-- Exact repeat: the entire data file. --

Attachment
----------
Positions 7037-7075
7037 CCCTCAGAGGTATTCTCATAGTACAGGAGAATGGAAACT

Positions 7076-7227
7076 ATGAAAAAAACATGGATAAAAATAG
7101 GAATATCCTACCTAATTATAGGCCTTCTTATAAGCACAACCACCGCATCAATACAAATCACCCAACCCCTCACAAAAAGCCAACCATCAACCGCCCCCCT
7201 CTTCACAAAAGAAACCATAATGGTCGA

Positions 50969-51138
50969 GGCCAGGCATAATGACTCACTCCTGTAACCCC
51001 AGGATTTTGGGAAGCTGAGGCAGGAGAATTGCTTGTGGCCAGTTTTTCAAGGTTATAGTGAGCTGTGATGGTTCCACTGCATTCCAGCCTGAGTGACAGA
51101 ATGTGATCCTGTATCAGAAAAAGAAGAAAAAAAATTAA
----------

Positions 7037-7075
7037 CCCTCAGAGGTATTCTCATAGTACAGGAGAATGGAAACT

Positions 7076-7227
7076 ATGAAAAAAACATGGATAAAAATAG
7101 GAATATCCTACCTAATTATAGGCCTTCTTATAAGCACAACCACCGCATCAATACAAATCACCCAACCCCTCACAAAAAGCCAACCATCAACCGCCCCCCT
7201 CTTCACAAAAGAAACCATAATGGTCGA

Positions 50969-51138
50969 GGCCAGGCATAATGACTCACTCCTGTAACCCC
51001 AGGATTTTGGGAAGCTGAGGCAGGAGAATTGCTTGTGGCCAGTTTTTCAAGGTTATAGTGAGCTGTGATGGTTCCACTGCATTCCAGCCTGAGTGACAGA
51101 ATGTGATCCTGTATCAGAAAAAGAAGAAAAAAAATTAA